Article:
The U.S. dollar rebounded later on Wednesday due to the growing concerns that the damage to the global economy from the pandemic will be longer than anticipated. As a result, the safe-haven greenback strengthened.
The dollar recovered from early lows hit in Asian trading. It climbed up 0.5% at 99.40 against a basket of other currencies. However, it traded low during the last four days as investors were hopeful that the pandemic was slowing.
It seems, traders lost their cautious optimism after analysts warned that it’s unclear whether economies will recover quickly or whether it takes longer.
The U.S. currency gained against currencies seen as riskier bets. It rose by 1% versus the sterling. The dollar also increased by 0.5% against the euro and Swiss franc. It also climbed up by 0.2% against the Japanese yen.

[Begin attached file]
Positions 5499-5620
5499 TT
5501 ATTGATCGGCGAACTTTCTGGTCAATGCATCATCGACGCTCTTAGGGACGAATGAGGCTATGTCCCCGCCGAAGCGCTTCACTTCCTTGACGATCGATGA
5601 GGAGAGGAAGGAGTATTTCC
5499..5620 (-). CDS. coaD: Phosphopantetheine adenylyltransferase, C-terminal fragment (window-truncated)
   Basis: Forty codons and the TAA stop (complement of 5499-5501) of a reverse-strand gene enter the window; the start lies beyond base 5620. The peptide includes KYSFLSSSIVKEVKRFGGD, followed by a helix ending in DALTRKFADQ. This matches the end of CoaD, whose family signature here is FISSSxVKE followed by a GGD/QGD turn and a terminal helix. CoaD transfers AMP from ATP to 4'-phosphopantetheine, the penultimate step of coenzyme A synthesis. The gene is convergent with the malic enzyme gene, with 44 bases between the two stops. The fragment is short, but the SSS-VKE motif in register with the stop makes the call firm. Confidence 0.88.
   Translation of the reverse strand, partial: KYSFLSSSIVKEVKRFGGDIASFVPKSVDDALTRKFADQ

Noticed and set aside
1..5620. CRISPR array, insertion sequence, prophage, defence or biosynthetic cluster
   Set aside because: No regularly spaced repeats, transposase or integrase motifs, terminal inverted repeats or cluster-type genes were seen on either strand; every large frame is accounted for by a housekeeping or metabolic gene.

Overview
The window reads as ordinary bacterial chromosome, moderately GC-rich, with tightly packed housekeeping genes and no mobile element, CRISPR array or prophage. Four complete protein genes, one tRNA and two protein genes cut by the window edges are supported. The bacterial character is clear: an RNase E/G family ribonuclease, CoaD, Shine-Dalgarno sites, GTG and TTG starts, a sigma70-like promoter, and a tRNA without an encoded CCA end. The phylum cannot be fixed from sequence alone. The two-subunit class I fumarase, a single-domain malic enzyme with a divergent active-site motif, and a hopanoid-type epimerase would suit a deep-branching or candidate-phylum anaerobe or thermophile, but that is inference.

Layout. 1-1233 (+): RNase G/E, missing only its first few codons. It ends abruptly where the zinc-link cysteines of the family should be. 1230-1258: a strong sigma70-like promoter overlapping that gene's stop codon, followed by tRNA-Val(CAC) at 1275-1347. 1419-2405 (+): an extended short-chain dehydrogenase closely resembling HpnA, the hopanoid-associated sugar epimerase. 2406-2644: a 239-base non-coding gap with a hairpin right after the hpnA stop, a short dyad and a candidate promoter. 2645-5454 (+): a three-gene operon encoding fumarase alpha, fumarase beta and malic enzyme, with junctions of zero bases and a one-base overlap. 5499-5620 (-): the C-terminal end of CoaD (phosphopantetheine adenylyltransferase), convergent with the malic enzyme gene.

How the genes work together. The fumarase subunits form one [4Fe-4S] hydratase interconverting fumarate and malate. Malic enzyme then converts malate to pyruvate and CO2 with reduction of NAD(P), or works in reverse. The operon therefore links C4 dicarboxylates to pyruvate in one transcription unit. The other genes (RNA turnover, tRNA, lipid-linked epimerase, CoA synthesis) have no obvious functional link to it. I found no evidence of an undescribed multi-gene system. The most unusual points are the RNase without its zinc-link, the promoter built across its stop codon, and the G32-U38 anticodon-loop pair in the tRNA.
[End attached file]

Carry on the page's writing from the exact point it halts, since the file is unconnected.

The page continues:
However, FX and EM analyst at Commerzbank, Antje Praefcke, stated that the investors are trying to prepare for negative economic data. According to him, the worst might be yet to come, facing the market with a challenge. In that case, risk aversion would rise, allowing the dollar to hit high again.
Analysts expect that the new data from the U.S. will show a sharp fall in retail sales, as well as hits to manufacturing and industrial production. This will be the first economic data outside the U.S. jobless claims.
Kenneth Broux, the FX strategist at Societe Generale, noted that the investors are waiting for some big U.S. numbers to find out about damage.
What about the riskier currencies?
The oil prices dropped down during the last days. The investors expected that production cuts by OPEC wouldn’t support crude during a global demand crunch. As a result, riskier currencies weakened also. The oil-exposed Norwegian crown and the Canadian dollar fell sharply.
The Norwegian crown tumbled down by almost 2% against the U.S. dollar due to the oil price concerns. While the Canadian dollar declined by nearly 1% versus the greenback.
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